3. It shows that sometimes being a hero is dumb. This ties in to your observation you’ve read here…

    "Rose. She gets her own paragraph. Everything I’ve read barring what I’ve read here has been a complaint about her. I’ve seen her called a “proper Mary Sue.” I’ve seen her called a complete waste of time. She says “don’t be a hero” but then she is the one who stays behind for the awesome light-speed Kamikaze?"

    Firstly a correction, Rose is not this person. You’re referencing a character called Admiral Holdo. She isn’t even remotely a Mary Sue, a term that is levelled at too many female characters for having entirely reasonable skill sets by guys that aren’t ready to accept that a woman on screen can be as good at stuff as they’d accept a man being cast in the same spot being.

    Specifically to the points made about Holdo though in this paragraph, she doesn’t say “don’t be a hero”, she says that what they need right now isn’t heroes. And she was right.

    Holdo was wise, she knew that what they needed to do was to wait it out until they got in range of Crait so that they could send their transport ships down undetected. The First Order would think that they’ve destroyed the “Resistance” and they’d be free to start building a new rebellion.

    Instead the “heroes” went and fucked it all up, by chance they brought someone along that could be bribed to give that secret up, and as a result many people died that didn’t need to. What they needed was faith in the leadership, not a hero.

    However, once the jig was up that game of cat and mouse was done. Once the First Order was destroying transport ships it was time for a hero, and Holdo stepped up and did something that is outrageous but completely effective in giving the remaining transports the time to land and a chance to survive.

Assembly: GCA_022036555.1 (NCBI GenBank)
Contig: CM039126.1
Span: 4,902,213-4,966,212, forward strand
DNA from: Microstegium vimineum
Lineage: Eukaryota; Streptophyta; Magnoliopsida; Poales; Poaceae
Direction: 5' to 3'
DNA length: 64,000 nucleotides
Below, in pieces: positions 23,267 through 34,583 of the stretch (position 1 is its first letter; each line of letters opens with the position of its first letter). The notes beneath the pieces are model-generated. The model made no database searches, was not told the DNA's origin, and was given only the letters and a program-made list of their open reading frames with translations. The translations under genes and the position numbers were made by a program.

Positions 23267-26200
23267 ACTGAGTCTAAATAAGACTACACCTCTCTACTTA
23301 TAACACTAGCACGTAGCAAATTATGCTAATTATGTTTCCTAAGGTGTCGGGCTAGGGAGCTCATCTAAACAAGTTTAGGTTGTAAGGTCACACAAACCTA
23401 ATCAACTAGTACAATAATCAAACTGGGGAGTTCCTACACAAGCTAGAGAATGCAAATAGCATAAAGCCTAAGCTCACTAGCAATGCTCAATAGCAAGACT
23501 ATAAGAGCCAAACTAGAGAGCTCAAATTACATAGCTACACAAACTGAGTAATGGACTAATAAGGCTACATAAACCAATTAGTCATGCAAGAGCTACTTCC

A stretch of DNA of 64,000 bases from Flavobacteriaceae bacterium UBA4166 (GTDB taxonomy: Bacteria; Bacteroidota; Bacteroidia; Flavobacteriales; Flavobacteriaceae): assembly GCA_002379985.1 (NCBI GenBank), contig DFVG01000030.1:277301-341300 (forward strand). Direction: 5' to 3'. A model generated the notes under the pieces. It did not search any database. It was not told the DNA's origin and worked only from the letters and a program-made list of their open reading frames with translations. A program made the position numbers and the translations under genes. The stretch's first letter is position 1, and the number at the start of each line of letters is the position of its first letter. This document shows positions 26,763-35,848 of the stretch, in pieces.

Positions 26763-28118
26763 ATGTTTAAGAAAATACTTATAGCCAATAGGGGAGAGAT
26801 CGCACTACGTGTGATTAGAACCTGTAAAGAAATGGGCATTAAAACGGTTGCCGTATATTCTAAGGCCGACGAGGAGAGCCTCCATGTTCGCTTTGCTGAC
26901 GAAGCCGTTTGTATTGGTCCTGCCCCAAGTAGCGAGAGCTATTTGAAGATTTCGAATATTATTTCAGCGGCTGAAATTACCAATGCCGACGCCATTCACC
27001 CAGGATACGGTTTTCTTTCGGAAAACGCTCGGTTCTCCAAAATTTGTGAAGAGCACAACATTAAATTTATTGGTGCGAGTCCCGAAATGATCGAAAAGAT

4. More to this point, it specifically shows that this movie, and future movies, may not always be about a plucky band of heroes just managing to save the day despite all odds. It’s saying that in this new set of films there is a reality that just because people are the main good guys of the show, it doesn’t mean they’re going to end up succeeding to some degree.

  5. It showed too that not every rogue is a hero waiting to happen. They come across their Code Breaker, he says he’ll do it for money, he takes Rose’s only memento of her sister… bastard! But… then he gives it back, maybe this is the heart of gold rogue we are looking for to save the day?!

    No, he’s a rogue, he goes to the highest bidder. He gets caught and is able to get himself into a position where he still gets paid and gets away. Our heroes say they’ll get him… he’s philosophical. “Maybe”. Again, a wise new character that doesn’t think so highly of himself as to think he’ll always be able to get away, but clearly one that knows how to handle getting out of sticky situations too.

    It also served as a great callback to the Cloud City plot where of course Lando double crossed his friend for similar reasons… except of course this time the rogue doesn’t help the heroes get away after a change of heart. It’s showing both a call back to the plot of ESB, while showing how this film (as it does in so many places) and thus this new set of movies is not going to just tread the same path.

  6. It is the main vehicle for providing for Poe Dameron’s own character development. He believes strongly in being a hero, he’s grown up on stories of the daring heroes of the Rebel Alliance. He doesn’t hesitate to jump in an XWing and just go to blow shit up because he thinks that it makes a difference. He goes with this plot to save the fleet, he understands that it’ll be stopped if it gets out and so keeps it all under wraps.

    But then disaster, it all goes so horribly wrong. Horribly.

    The result is that he has something of an epiphany as he and his fellow pilots are trying to stop the oncoming First Order from destroying the Crait base blast doors. He knows that they could go around trying to pull out a hail mary miracle, but with the weight of so many deaths on his own choices he does for the first time what a leader would do… accept the odds and call for a retreat. Again, in direct contradiction of previous films where the heroes are like “Don’t tell me the odds!” and just do what they feel like, Poe is learning that there is a time you can’t just be that person.

    It is through failure and mistakes, this mistake with the plot to get onto Snokes ship, that Poe learns what it means to be a leader, and it’s a character progression that will see us no doubt looking at a more mature, more sensible Poe Dameron in future films, as what is now one of the few surviving senior officers of the Resistance.